Some of our customers prefer to do their own troubleshooting before calling us. This information is to assist those customers in performing the initial troubleshooting of an hvac problem.
I just turned on the Heat for the first time this season.
What is that smell?
In the fall, the first few times the heater kicks on, it may emit a burning odor that can smell electrical and dusty. If you are just turning on your heater, this could be a problem which will eventually go away on its own. Give it 20 to 30 minutes and see if the smell dissipates. If it does, it probably was just the dust burning off. If it continues, contact us at Lloyd's.
Is your Heat Pump or Air Conditioner not operating?
If not, check the switches on the thermostat to ensure it is turned on and then check the circuit breakers to the heating and cooling units on your home circuit breaker panel. Reset circuit breakers and verify the unit is on at the thermostat. Still not working? Check if there is an emergency cutoff switch located at the air handler (inside unit). If the switch has tripped, most likely you have a clogged drain line (see below). Reset the emergency cutoff switch. Turn the unit on at the thermostat. If it is still not working, call Lloyd’s.
Are you not getting any cool air?
Check your filter. If it is dirty, clean it or replace it with a clean one. The unit cannot cool properly if the filter is dirty as the dirty or clogged filter will prevent proper airflow across the evaporator coil. If the problem persists, call Lloyd’s.
Do you see ice on the unit?
If you see ice forming on the condensing unit or the air handler, please turn the unit to the off position but leave the fan turned on to aid in the thawing of ice on the unit. Call Lloyd’s for further assistance. Icing on the unit typically means you are low on refrigerant, which may be a signal that the unit is leaking refrigerant. After the unit thaws, you may be able to turn it back on and operate it for awhile until it ices up again. This can be helpful to allow you to ge some cool air prior to our arrival. We cannot work on a unit that is frozen, so please do allow any ice to melt by turning the unit off as described prior to our arrival. Call Lloyd’s.
Icing up may also mean that you are running the unit too low a temperature on the thermostat, as heat pumps cannot effectively cool your home much more than 20 degrees below the outside temperature. Raise the temperature on the thermostat after the unit thaws.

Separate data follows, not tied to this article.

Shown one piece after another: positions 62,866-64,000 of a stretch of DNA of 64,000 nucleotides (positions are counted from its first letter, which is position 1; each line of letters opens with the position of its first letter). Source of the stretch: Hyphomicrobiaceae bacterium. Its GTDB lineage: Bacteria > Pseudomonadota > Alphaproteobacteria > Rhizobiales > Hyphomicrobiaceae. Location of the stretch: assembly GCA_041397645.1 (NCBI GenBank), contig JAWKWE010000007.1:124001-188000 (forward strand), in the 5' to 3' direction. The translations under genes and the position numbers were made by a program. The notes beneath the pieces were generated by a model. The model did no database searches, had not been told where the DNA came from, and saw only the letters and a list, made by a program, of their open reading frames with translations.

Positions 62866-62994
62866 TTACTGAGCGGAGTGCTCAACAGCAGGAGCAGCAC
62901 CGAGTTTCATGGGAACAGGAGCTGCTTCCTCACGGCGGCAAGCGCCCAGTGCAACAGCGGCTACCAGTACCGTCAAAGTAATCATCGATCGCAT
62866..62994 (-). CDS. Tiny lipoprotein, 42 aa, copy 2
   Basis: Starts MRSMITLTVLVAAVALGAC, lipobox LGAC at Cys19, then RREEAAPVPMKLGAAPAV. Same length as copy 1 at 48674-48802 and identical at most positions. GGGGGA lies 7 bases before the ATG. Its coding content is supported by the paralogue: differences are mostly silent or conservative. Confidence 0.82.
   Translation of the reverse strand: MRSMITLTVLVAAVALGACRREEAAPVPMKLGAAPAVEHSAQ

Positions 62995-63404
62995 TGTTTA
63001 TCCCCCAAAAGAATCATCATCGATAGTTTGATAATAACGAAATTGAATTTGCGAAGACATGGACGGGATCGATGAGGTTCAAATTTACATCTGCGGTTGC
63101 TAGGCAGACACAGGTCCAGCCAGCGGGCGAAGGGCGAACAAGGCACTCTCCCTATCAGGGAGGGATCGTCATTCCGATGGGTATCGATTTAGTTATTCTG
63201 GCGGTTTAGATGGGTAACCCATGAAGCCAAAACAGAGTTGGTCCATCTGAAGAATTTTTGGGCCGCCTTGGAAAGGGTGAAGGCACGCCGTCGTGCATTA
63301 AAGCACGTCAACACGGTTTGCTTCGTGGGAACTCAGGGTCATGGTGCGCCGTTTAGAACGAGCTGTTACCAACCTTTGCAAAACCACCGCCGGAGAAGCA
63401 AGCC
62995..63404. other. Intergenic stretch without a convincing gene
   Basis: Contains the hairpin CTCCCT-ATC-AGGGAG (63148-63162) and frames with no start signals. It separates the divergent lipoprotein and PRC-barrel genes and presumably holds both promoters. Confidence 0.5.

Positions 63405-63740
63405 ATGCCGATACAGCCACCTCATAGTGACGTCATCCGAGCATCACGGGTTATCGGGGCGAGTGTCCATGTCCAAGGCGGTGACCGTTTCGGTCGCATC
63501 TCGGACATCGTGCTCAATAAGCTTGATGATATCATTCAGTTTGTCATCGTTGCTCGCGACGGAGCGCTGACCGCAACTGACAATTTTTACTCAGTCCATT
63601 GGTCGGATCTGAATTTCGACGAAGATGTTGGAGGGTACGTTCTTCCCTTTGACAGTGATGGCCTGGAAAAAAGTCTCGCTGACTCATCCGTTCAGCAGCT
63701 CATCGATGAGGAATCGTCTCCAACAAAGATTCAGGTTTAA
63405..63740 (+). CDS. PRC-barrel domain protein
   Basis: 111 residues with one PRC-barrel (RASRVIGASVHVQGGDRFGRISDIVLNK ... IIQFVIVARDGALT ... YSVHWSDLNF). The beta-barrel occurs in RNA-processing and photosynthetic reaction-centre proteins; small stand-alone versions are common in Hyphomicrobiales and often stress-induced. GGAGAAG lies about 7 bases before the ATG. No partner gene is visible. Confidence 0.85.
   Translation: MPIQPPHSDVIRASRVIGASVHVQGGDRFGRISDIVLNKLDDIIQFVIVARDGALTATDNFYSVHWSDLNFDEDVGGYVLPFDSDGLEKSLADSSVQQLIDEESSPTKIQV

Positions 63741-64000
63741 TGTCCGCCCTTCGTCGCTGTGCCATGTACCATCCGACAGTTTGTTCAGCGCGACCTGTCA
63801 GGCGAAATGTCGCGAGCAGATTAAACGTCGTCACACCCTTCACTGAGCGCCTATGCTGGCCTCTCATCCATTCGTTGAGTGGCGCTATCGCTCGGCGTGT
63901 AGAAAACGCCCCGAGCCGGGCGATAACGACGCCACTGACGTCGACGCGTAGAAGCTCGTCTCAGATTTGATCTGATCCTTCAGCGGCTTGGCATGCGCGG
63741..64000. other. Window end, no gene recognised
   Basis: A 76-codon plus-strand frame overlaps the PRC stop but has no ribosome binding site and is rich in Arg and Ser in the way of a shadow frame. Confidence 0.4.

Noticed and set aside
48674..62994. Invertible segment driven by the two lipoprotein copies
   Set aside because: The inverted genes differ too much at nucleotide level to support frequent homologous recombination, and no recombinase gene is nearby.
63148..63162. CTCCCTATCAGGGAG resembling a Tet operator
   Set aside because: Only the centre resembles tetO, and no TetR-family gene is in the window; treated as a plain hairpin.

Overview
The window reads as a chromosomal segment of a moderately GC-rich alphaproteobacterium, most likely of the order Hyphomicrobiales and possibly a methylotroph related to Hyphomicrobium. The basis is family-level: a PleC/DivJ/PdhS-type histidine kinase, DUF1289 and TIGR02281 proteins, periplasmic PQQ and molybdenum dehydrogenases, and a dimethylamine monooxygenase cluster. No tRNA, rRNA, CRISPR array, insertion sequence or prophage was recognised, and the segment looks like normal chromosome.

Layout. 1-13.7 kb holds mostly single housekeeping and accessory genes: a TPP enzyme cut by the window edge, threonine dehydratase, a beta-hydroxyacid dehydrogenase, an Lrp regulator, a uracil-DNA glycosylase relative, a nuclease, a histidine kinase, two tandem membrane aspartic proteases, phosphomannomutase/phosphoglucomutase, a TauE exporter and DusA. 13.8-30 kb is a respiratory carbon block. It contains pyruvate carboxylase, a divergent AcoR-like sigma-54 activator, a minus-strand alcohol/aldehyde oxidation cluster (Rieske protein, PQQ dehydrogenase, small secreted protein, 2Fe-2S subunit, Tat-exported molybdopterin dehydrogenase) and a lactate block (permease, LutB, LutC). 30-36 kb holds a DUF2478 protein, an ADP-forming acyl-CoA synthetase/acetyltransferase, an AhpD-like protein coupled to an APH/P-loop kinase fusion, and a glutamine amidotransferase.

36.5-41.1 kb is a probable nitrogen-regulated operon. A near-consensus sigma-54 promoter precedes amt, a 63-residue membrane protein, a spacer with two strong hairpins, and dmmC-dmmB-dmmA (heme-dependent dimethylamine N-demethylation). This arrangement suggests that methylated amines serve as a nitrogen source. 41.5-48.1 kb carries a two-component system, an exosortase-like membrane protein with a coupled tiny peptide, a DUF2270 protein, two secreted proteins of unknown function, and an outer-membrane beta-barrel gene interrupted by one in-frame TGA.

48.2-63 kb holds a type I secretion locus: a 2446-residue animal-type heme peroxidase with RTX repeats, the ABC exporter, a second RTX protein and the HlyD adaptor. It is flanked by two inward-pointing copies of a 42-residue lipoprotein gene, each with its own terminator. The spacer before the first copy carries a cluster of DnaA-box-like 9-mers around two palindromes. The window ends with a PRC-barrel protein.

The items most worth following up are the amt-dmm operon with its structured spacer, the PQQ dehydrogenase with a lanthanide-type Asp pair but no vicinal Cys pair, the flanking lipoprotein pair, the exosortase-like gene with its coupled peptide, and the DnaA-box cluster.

Is the thermostat blank and the unit not running?
Check your circuit breakers to be sure the HVAC units are receiving power. If the circuit breakers are set correctly, the blank thermostat display probably means that the water safety switch or float switch has shut the unit off. The condensation drain line may be clogged and the float switch shuts the unit off when the condensation water in the pan cannot drain.
Is the unit making a loud noise?
Turn it off and call Lloyd’s.
How can I clear out a clogged drain line by myself?
You will need a wet vac, a garden hose, bleach or white vinegar, and time to do the job. Remove the water standing the the pan located under the air handler with the wet vac. Locate the pvc pipe that is the drain line where it drains the water from the pan. Note: Many systems have a primary and secondary drain line. The end of the drain is typically located outside your home near the condensing unit. Turn on the garden hose full force. Force water into the pvc pipe for several times at very short intervals (a couple of seconds) in an effort to dislodge the algae or other debris clogging the drain. This may take several times with the water flowing forcefully into the pvc pipe. Then stand back. If you are successful, the pvc pipe will begin to drain the algae buildup and other debris from the drain. The water in the air handler pan should then begin to drain from the pan. Add bleach or vinegar to the pan after the water has all drained out and flush it with more water to help treat the drain line. Add bleach or vinegar to your drain line each month to help inhibit algae growth in the drain line.